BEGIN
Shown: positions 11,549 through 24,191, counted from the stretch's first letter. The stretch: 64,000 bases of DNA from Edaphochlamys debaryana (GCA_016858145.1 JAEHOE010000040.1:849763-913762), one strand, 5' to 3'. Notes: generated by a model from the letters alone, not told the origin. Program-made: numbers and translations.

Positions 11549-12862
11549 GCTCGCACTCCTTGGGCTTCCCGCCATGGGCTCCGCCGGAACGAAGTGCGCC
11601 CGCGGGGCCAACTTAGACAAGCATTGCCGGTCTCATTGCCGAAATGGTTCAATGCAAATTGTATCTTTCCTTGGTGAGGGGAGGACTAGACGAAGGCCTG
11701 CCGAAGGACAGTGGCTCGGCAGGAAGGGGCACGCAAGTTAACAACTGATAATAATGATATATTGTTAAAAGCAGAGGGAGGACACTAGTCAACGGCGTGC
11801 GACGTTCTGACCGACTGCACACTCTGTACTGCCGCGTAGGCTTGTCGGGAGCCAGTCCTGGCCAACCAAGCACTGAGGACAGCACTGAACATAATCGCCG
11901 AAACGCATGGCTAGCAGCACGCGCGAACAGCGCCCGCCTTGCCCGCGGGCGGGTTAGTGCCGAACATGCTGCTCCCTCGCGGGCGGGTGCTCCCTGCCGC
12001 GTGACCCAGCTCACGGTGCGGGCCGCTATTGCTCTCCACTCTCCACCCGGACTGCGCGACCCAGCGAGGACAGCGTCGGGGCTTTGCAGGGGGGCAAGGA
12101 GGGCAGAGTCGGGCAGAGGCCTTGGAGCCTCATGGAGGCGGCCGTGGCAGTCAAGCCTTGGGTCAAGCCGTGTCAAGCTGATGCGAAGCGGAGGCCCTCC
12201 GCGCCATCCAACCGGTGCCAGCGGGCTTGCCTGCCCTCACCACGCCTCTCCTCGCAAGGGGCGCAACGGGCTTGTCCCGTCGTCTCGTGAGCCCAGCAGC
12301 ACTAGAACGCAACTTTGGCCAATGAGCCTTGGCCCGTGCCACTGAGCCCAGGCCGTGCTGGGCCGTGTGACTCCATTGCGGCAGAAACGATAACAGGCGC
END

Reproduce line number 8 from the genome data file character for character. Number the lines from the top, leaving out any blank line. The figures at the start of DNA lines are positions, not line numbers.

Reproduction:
12001 GTGACCCAGCTCACGGTGCGGGCCGCTATTGCTCTCCACTCTCCACCCGGACTGCGCGACCCAGCGAGGACAGCGTCGGGGCTTTGCAGGGGGGCAAGGA